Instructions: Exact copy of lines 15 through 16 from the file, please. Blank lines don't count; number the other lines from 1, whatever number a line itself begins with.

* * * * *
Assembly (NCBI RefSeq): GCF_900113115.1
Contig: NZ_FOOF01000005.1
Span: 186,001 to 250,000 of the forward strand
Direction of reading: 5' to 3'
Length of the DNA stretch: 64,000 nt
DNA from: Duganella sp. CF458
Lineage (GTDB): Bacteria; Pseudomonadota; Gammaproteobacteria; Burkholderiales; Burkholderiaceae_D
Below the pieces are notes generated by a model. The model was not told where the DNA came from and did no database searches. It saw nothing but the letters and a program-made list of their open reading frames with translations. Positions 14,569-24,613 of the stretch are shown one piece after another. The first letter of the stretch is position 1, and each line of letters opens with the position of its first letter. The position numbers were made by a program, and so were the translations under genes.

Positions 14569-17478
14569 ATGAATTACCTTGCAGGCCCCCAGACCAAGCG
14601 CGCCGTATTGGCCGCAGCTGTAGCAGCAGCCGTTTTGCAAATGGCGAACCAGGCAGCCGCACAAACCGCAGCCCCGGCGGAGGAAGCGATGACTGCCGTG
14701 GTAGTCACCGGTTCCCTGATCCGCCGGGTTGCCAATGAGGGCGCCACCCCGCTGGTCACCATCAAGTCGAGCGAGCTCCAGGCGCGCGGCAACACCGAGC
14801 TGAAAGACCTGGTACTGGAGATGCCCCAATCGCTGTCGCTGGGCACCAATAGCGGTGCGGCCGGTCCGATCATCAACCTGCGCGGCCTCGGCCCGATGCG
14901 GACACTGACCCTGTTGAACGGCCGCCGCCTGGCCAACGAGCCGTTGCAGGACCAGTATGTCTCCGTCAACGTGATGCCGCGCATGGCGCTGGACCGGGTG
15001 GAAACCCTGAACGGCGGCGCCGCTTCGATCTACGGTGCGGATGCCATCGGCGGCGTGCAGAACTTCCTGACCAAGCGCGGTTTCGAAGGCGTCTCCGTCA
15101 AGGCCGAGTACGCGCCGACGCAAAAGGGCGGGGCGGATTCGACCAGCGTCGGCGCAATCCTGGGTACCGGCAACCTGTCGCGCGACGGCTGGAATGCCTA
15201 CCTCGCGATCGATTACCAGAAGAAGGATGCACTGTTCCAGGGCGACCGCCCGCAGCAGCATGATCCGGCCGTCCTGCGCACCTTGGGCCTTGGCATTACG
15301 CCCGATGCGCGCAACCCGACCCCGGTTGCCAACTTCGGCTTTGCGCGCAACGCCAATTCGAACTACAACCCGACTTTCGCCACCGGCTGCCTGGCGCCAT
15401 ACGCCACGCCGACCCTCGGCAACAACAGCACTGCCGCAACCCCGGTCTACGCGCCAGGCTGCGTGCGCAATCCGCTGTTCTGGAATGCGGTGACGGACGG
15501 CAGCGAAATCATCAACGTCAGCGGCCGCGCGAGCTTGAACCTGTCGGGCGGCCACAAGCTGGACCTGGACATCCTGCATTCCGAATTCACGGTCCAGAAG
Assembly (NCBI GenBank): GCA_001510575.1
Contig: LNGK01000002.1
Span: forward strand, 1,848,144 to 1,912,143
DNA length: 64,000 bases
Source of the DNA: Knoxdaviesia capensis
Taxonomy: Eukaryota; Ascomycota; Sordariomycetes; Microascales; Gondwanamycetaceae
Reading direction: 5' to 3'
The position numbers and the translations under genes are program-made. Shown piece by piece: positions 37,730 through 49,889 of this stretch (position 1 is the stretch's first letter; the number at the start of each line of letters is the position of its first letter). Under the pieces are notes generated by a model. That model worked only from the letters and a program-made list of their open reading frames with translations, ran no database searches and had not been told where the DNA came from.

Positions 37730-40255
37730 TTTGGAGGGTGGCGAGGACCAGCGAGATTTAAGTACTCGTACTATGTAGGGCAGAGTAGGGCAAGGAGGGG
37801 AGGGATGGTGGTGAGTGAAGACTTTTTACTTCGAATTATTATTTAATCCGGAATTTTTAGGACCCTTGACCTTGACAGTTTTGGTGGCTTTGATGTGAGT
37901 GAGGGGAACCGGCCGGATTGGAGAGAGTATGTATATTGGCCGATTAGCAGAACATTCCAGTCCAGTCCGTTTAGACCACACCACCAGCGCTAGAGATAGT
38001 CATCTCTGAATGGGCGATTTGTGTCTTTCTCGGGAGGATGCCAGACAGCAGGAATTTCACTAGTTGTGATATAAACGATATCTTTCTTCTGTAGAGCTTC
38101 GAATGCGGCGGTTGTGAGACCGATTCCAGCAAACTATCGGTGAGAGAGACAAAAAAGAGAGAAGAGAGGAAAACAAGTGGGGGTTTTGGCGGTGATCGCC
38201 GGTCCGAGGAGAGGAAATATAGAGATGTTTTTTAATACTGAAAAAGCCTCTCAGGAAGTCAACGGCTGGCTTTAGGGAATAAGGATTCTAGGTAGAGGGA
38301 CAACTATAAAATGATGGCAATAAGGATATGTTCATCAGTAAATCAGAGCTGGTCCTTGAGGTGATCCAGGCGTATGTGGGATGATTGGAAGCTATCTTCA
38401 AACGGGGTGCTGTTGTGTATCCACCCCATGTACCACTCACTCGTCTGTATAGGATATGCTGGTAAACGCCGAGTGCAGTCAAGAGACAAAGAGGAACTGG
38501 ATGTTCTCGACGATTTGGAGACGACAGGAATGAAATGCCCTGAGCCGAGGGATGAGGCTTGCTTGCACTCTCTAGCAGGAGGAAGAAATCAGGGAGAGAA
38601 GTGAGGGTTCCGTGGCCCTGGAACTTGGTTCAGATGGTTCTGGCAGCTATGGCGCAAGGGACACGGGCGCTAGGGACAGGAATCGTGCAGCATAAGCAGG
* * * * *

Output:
15001 GAAACCCTGAACGGCGGCGCCGCTTCGATCTACGGTGCGGATGCCATCGGCGGCGTGCAGAACTTCCTGACCAAGCGCGGTTTCGAAGGCGTCTCCGTCA
15101 AGGCCGAGTACGCGCCGACGCAAAAGGGCGGGGCGGATTCGACCAGCGTCGGCGCAATCCTGGGTACCGGCAACCTGTCGCGCGACGGCTGGAATGCCTA